By Mark Saldana

Rating: 3.5 (Out of 4 Stars)

The main theme of this near pitch black comedy can be summed up in one popular Christian adage: “What would Jesus do?” One doesn’t have to be a devout Christian, or  a Christian at all for that matter, to have a general understanding of Jesus’ story and messages.  Now, before some of my non-Christian readers completely tune out, I have no intention of using this review or forum to preach religious teachings. I feel there is a time and a place for that. I simply want to illustrate the underlying message of this comedic, but dark and tragic journey. This movie will actually appeal to not only Christians, but even agnostics, atheists or people of any religion.  It is a fictional story of a priest trying to remain true to his calling to serve people in a seriously troubled community.  It is a time where true faith is a rarity and people often let the negative side of human nature prevail and destroy.  This compelling and often provocative film starring Brendan Gleeson presents the modern climate in which Catholic priests must serve and how difficult it can be to live a life dedicated to help others who may not want assistance, but certainly need it in some form or another.

Gleeson stars as Father James Lavelle, a Church pastor in a small Irish community that isn’t all that receptive to his services.  James joined the priesthood later than most men.  Once a married man, he is compelled to join the priesthood after his wife’s death.  Though he has a daughter (Kelly Reilly), James spent the remainder of his life dedicated to serving as a priest.  This dedication has had some consequences on his relationship with his daughter.  While in his confessional, he receives a death threat from an unknown assailant who gives him seven days to get his affairs in order. During this time, James reflects on his vocation, attempts to deduce who is attacker may be, and also tries to mend his relationship with his daughter.  He also must come to a decision on how to cope with this threat on his life.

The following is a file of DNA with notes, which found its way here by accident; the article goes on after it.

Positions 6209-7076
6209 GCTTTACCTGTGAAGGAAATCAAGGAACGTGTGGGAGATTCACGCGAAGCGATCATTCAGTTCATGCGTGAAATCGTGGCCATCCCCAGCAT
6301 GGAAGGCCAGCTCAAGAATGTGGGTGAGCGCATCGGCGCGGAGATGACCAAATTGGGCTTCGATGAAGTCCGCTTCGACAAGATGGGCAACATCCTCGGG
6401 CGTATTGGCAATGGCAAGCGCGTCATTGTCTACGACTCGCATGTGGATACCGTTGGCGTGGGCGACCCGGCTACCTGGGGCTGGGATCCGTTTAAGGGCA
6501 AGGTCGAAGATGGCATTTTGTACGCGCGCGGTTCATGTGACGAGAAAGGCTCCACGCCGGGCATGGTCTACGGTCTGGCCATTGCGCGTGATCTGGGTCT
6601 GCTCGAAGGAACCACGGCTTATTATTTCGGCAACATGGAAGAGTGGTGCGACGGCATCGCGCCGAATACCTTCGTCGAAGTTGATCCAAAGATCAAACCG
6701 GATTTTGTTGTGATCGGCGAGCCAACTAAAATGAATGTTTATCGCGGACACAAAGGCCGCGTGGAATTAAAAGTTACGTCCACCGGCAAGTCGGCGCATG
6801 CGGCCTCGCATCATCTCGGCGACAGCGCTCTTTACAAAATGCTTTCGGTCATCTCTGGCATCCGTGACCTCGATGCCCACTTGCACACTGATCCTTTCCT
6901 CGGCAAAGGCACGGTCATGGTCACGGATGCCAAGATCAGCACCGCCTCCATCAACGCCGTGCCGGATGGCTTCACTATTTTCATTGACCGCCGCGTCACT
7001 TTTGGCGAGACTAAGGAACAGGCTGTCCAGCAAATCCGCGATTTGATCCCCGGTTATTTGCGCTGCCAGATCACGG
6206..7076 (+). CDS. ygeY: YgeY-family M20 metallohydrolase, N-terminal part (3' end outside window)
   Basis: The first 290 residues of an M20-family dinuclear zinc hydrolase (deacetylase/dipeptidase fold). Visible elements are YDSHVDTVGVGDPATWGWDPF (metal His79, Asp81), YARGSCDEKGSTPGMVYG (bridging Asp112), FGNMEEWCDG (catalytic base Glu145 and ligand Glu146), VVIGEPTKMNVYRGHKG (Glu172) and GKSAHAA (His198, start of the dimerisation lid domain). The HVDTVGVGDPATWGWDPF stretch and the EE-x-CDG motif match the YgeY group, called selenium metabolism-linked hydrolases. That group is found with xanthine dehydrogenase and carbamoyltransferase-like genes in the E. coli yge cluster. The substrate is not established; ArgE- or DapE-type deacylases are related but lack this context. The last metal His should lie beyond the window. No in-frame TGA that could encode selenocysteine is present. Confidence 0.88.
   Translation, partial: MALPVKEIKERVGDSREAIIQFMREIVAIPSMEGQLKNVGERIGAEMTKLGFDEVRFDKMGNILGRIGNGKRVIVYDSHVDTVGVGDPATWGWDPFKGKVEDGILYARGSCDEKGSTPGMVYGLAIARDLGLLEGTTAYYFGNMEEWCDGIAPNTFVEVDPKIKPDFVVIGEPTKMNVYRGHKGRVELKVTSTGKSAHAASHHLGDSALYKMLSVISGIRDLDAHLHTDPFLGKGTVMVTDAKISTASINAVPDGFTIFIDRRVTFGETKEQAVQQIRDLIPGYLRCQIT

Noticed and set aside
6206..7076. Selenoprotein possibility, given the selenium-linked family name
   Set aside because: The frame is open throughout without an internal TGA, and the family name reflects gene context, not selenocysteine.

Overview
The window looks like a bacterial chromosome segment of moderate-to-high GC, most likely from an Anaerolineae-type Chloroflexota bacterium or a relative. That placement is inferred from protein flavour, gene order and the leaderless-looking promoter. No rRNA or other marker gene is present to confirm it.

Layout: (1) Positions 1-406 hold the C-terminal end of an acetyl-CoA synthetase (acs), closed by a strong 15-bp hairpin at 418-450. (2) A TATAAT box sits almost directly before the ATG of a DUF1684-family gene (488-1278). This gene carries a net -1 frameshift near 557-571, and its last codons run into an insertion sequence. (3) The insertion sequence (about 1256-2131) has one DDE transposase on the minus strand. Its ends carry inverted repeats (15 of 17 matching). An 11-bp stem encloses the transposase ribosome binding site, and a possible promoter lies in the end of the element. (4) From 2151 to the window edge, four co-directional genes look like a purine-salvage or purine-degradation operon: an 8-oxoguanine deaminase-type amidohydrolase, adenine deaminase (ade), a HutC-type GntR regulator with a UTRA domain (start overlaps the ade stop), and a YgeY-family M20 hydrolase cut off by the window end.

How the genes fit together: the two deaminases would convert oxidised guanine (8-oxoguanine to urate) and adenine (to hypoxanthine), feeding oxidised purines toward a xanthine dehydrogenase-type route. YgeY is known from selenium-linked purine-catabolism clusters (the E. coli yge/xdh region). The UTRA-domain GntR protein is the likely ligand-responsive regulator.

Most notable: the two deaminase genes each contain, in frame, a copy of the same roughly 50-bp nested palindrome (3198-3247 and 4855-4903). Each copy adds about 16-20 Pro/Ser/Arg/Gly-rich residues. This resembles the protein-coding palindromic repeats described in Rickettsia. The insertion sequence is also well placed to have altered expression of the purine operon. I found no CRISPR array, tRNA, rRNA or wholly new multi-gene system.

Written and directed by John Michael McDonagh (The Guard), Calvary shocks and intrigues, but also delivers plenty of genuine laughs.  All of these responses come from mostly superb writing that examines humanity and its responses to melancholy and adversity.  McDonagh does an outstanding job with examining both the comedy and tragedy that result from humanity’s flaws and weaknesses.  This film is an important and relevant study of the hostile climate in which decent, caring priests must serve in light of terrible scandals and questionable practices and rituals.

McDonagh attempts to present his parable in a realistic and modern fashion, but doesn’t completely succeed by making his community a little too contentious.  The movie does beg the question, “If these people are so antagonistic, why do they even bother going to church regularly?”  Seriously, though,  in addition to his non-Christian adversaries, some of Father James’ parishioners seem to despise him and enjoy insulting him, and I have trouble believing that they would continue to attend his services regularly if that is how they feel about him. I realize that McDonagh’s intention is to present the variety of sinful activity that priests encounter in a microcosm, but it doesn’t completely feel realistic how McDonagh presents it.

Nevertheless, despite this issue I have with the story and characters, I still highly recommend this film.  Christians, particularly Catholics will probably have a greater understanding of the film, but Calvary is such a lovely mix of compelling drama, enthralling tragedy, and often hilarious comedy that anyone can find something to appreciate.  If anything, film buffs will marvel at the exceptional performance of Brendan Gleeson and laud the solid work of the rest of the cast including Reilly, Chris O’Dowd, Aidan Gillen, M. Emmett Walsh, and Domhnall Gleeson.  Calvary is not anything like the usual summer fare, but it definitely deserves attention by the masses.  I must offer a warning, though, this film isn’t appropriate for all ages.  It is rated R for sexual references, language, brief strong violence and some drug use.





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